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Lessons Learned From Incorporating Problem Based Learning And Lego System In Engineering Measurements Laboratory

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2005 Annual Conference


Portland, Oregon

Publication Date

June 12, 2005

Start Date

June 12, 2005

End Date

June 15, 2005



Conference Session

NSF Grantees Poster Session

Page Count


Page Numbers

10.892.1 - 10.892.14



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Paper Authors

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Zhifeng Kou

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Sudhir Mehta

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NOTE: The first page of text has been automatically extracted and included below in lieu of an abstract

Session 1526

Lessons Learned from Incorporating Problem-Based Learning and Lego System in Engineering Measurements Laboratory

Zhifeng Kou, Sudhir Mehta

North Dakota State University


As one of the most important developments in contemporary higher education, Problem-Based Learning (PBL) is widely used in most medical schools and is being proliferated in several other disciplines. A limited number of engineering educators have reported using PBL methods in their classes. However no literature in the field reports how to implement PBL, to what extent PBL should be implemented, the possible pitfalls in the implementation of PBL, and the design of problems using Lego System in an Engineering Measurements course.

This paper gives a brief introduction to PBL and describes assessment comparisons among three different types of instructional methods. The three methods are: 1) fully traditional content- based learning, 2) a combination of lecture-type instruction and PBL instruction, and 3) full PBL instructional methodology with a partial use of Lego RCX System. The assessment results indicated that, without compromising students’ exam performance, the PBL method (when used partially or fully) significantly improved important skills in analyzing and solving open-ended, real-world problems, working cooperatively in teams, and communicating effectively, verbally and in writing.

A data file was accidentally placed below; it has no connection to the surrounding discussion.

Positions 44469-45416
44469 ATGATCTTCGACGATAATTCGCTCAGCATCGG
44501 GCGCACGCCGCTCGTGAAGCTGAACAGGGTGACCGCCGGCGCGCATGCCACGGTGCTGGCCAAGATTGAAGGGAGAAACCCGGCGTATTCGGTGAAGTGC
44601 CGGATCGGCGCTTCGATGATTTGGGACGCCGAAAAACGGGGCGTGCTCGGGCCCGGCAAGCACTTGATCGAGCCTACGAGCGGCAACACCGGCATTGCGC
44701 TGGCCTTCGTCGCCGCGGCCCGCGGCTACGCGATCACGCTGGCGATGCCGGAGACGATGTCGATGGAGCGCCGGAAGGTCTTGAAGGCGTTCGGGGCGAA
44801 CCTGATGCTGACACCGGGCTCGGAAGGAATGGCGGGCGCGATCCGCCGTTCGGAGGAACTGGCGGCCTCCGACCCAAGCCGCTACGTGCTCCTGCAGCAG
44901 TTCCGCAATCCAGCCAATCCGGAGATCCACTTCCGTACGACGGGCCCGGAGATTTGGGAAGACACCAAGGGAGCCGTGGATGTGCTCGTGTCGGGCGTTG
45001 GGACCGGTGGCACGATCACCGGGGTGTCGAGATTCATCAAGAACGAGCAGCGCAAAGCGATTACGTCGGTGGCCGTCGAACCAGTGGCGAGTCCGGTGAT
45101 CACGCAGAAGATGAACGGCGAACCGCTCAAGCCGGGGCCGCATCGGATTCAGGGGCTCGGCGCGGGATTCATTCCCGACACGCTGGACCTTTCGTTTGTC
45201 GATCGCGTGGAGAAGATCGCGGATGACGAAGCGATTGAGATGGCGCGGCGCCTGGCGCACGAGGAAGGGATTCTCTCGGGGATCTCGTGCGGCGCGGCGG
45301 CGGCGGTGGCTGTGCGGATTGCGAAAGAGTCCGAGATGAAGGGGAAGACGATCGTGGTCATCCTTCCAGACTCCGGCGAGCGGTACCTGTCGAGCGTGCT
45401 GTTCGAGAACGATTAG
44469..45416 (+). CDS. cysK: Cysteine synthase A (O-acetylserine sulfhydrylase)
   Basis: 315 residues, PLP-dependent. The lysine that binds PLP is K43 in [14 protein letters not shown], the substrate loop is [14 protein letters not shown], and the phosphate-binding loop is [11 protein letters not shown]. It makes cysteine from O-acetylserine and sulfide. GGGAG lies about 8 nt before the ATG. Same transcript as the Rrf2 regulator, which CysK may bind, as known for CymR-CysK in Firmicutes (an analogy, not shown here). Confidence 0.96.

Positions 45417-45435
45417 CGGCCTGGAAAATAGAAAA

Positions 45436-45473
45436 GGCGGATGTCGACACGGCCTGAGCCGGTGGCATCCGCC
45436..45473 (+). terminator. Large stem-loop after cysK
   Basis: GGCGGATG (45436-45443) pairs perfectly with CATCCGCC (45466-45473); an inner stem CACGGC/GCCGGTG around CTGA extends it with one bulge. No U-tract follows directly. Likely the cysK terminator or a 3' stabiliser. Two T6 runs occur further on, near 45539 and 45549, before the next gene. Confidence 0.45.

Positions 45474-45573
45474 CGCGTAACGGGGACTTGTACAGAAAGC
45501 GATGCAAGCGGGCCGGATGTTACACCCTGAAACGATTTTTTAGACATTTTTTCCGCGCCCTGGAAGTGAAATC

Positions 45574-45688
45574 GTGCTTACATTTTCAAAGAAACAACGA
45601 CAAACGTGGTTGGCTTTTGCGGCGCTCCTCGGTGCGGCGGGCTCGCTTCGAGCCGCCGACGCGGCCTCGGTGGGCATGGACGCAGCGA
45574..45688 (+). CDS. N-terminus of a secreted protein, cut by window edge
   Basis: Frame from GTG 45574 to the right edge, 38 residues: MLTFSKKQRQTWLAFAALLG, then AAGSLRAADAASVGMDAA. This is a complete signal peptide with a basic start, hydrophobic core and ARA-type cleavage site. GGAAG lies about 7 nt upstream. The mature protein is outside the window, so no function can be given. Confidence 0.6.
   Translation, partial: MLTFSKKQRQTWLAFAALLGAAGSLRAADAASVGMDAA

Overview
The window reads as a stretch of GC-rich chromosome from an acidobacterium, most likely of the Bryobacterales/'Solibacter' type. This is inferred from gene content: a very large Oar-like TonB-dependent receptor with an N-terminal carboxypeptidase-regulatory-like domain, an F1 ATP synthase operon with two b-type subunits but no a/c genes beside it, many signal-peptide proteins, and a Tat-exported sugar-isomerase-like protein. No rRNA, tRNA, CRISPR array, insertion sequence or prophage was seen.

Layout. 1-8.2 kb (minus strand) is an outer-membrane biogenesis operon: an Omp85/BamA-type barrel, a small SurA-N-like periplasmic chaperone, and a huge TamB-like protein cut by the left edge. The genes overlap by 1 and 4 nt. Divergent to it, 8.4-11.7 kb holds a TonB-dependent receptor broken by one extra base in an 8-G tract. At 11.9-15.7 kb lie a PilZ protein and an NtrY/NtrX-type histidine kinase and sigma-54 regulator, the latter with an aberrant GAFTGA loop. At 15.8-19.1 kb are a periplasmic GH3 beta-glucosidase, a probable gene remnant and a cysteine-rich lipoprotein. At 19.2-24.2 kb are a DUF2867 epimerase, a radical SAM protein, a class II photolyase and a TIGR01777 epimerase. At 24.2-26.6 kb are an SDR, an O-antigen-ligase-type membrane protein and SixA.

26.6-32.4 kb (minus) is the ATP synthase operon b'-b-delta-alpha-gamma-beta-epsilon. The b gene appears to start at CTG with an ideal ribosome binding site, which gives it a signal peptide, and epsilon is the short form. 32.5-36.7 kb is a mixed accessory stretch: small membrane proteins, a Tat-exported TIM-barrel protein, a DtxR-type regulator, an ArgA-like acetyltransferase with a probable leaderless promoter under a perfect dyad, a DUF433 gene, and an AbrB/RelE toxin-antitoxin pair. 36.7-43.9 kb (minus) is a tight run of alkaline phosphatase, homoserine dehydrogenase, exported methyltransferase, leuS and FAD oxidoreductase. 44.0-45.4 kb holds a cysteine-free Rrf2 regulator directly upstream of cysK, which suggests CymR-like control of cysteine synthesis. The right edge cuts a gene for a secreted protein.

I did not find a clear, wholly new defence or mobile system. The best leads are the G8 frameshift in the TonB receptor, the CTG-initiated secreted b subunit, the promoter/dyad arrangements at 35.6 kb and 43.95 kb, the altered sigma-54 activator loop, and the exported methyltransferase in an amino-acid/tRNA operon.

The Lego RCX System demonstrated its superiority as an ideal platform in designing real-life problems in measurement and control, in controlling the problem difficulties, and in inspiring students’ interest in class. However, we cannot take PBL as a panacea to cure all of the current engineering educational problems. Based on input from industrial representatives and experienced educators, student background, and student feedback in classes, we have provided suggestions on how to and how much one should implement PBL.

The major suggestions include balancing our engineering curriculum regarding the courses taught in traditional vs. PBL method, developing a balance within a PBL course, balancing the depth vs. breadth of class topics, fine tuning the process of transition from a traditional lecture- type class format to a PBL format by considering the students’ specific background and personal characteristics, controlling the group size for effective communication and ease of scheduling, and employing the Cooperative Learning (CL) method to assure all group members are accountable for doing their share of the work and mastering all of the material to be learned. The implementation and assessment methods in this paper could serve as a prototype for other engineering courses using PBL. More problems using Lego RCX could be designed to form a PBL problem database for future reference in engineering measurement and control courses on the basis of our initial results.

Proceedings of the 2005 American Society for Engineering Education Annual Conference & Exposition Copyright. 2005, American Society for Engineering Education

Kou, Z., & Mehta, S. (2005, June), Lessons Learned From Incorporating Problem Based Learning And Lego System In Engineering Measurements Laboratory Paper presented at 2005 Annual Conference, Portland, Oregon. 10.18260/1-2--15177

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